Shelby glanced at it, as well as at the other three empty chairs along the bar. She shook her head. “No.”
“Thanks,” the woman said as she sat down. She motioned for the bartender. “Scotch on the rocks,” she said. She turned to Shelby. “Your eyes are…incredibly blue.” She paused only a few seconds. “Your room or mine?”
Shelby stared at her, shocked. “Wow. You just dive right in, don’t you? No foreplay?”
The woman’s eyes held hers. “Once we’re naked, I’ll give you so much foreplay you’ll be begging me for release.” Her voice lowered to a whisper. “Again and again. I promise.”
As Shelby stared into her haunted, dark brown eyes, she felt a tremor travel over her body, landing squarely between her thighs. Oh…wow.
She cleared her throat before speaking, hoping her voice didn’t fail her. “I think you have set the record for the quickest come-on I’ve ever had,” she said.
The woman laughed quickly, showing off even, white teeth, although the smile never reached her eyes. “I doubt that.” Her smile faded altogether. “So? How about it?”
Shelby shook her head quickly. “No. I don’t pick up strangers in a bar.”
The woman nodded as she sipped from her drink. “I don’t blame you, I guess. I wouldn’t be great company anyway.”
Shelby felt oddly disappointed that the woman had given up so quickly. Not that she had any intention of taking her up on her offer, of course. Because she never slept with strangers. That thought amused her. She tried to remember the last time she had slept with someone. Was it Katherine? God, that had to have been over a year ago.
She looked past the woman, seeing Stephanie returning.
“As usual, Mother had the flower arrangements already set up. I was allowed to pick a few colors.” Stephanie turned to the woman, her eyes widening. “Oh, you’ve already met. Great.”
Shelby frowned. “What? Who?”
Stephanie looked between them. “Oh, God. Were you hitting on my sister?”
Shelby narrowed her eyes at the woman. “Who are you?”
“This is Josh’s sister,” Stephanie explained.
The woman arched an eyebrow as she held her hand out. “Reagan Bryant,” she said.
Shelby blew out her breath. “Josh’s sister,” she murmured. She took the offered hand and squeezed it quickly. “Shelby Sutton. Stephanie’s sister.”
The woman’s eyes shadowed even more. “Well, don’t I feel like an ass.”
Stephanie sat down beside her. “You really were hitting on her?” She laughed. “That’s too funny.”
Shelby turned and glared at her, causing Stephanie’s smile to fade.
“So when did you get in?” Stephanie asked. “I thought you were coming with your parents.”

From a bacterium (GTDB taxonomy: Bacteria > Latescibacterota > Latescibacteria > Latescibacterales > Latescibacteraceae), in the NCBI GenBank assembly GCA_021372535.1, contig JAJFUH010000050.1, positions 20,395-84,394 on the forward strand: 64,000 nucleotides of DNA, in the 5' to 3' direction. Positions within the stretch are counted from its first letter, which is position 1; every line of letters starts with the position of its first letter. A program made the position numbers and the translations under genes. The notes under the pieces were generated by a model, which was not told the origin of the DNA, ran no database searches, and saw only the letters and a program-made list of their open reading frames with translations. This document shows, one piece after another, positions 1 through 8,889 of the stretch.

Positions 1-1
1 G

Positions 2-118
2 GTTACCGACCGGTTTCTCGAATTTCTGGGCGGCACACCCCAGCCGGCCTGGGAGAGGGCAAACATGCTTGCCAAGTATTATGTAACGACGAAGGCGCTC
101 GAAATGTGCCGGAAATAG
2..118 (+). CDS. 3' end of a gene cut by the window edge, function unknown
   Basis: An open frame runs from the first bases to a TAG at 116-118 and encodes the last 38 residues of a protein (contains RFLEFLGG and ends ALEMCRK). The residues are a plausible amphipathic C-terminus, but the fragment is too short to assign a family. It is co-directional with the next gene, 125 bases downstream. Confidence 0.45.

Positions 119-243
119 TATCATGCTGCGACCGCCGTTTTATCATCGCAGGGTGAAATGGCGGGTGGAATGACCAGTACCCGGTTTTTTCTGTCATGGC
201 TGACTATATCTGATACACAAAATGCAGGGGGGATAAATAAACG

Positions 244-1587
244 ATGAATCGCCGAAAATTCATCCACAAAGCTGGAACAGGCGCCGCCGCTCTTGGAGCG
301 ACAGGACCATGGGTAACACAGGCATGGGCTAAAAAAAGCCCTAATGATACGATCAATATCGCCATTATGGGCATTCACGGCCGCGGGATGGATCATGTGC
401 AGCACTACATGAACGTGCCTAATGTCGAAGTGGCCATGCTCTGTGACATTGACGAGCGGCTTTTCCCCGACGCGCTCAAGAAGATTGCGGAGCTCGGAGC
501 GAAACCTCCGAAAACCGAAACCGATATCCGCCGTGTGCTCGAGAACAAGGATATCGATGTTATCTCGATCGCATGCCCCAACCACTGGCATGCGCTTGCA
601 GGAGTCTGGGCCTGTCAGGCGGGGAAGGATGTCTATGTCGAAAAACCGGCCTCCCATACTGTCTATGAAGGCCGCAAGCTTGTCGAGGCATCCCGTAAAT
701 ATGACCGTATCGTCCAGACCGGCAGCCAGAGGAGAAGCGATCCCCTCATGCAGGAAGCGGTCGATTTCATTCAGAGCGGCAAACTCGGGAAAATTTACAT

Reagan shrugged. “I’ve been in Denver the last few days. I came up early to beat the storm,” she said. “Got here about six this morning.”
“Does Josh know you’re here already? He didn’t say anything to me.”
“No. I crashed when I got here. I haven’t seen him yet.” She sipped from her drink. “Have my parents gotten in?”
Stephanie shook her head. “They’re coming up tomorrow.”
“I hear your father offered to fly down to the farm and pick them up,” Reagan said.
Stephanie laughed. “Yes. I think he thought he could land the plane in a cornfield or something.”
Shelby knew that Josh’s parents still had a working farm in Nebraska, but she could not picture this woman—Reagan—in that setting. She could see her on a horse, maybe working on a cattle ranch in the mountains somewhere. But not on a farm. She was attractive in a nearly handsome way. Taller than most women but not overly so—she appeared to be lean and rugged, strong and agile. But no way would she have used Stephanie’s description of “manly.” She was too attractive, too pretty for that.
Stephanie elbowed her. “You’re staring,” she whispered.
Shelby pulled her eyes away but not before she caught the sad smile on Reagan’s face. “I should apologize for earlier,” Reagan said. “I had no idea you were Stephanie’s sister.”
Shelby nodded. “No problem.” She shoved her empty glass away and looked at Stephanie. “I’m going to go shower. Dinner still on or did Mother demand our presence?”
“She didn’t mention it,” Stephanie said. “Let me find Josh and we’ll sneak away. We can walk and take in the sights.”
Shelby nodded again. “That’s fine.” She turned to Reagan, debating on whether to invite her or not. It would be rude not to include her, but something told her not to issue an invite. “Drinks are on the house,” she said instead. She turned to Zach, motioning to Reagan, and he gave a quick nod.
“Well, thanks.” Reagan held her glass up. “I’ll try not to abuse it.” She smiled slightly. “Enjoy your dinner, Shelby.”
“You should come with us,” Stephanie offered. “You and Josh haven’t seen each other in months. I’m sure he’ll want to visit.”
Leave it to Stephanie not to be rude. And of course, Reagan accepted the invitation.
“I’d love to join you. Thank you for asking.”
Reagan sounded sincere, making Shelby regret her earlier snub. She was supposed to make friends with her after all.